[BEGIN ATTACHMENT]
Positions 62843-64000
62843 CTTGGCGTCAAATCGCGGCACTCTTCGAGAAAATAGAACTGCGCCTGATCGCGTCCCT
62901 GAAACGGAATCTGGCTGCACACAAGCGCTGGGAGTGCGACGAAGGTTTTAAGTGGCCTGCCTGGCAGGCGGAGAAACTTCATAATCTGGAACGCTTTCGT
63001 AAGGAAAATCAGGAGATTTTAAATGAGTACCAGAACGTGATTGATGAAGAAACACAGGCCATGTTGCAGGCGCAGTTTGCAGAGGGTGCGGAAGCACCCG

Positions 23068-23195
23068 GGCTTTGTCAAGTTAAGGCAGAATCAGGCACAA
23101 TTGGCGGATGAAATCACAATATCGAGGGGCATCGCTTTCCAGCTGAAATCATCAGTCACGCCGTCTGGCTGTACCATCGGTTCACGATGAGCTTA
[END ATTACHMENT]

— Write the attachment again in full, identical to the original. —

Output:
Positions 62843-64000
62843 CTTGGCGTCAAATCGCGGCACTCTTCGAGAAAATAGAACTGCGCCTGATCGCGTCCCT
62901 GAAACGGAATCTGGCTGCACACAAGCGCTGGGAGTGCGACGAAGGTTTTAAGTGGCCTGCCTGGCAGGCGGAGAAACTTCATAATCTGGAACGCTTTCGT
63001 AAGGAAAATCAGGAGATTTTAAATGAGTACCAGAACGTGATTGATGAAGAAACACAGGCCATGTTGCAGGCGCAGTTTGCAGAGGGTGCGGAAGCACCCG

Positions 23068-23195
23068 GGCTTTGTCAAGTTAAGGCAGAATCAGGCACAA
23101 TTGGCGGATGAAATCACAATATCGAGGGGCATCGCTTTCCAGCTGAAATCATCAGTCACGCCGTCTGGCTGTACCATCGGTTCACGATGAGCTTA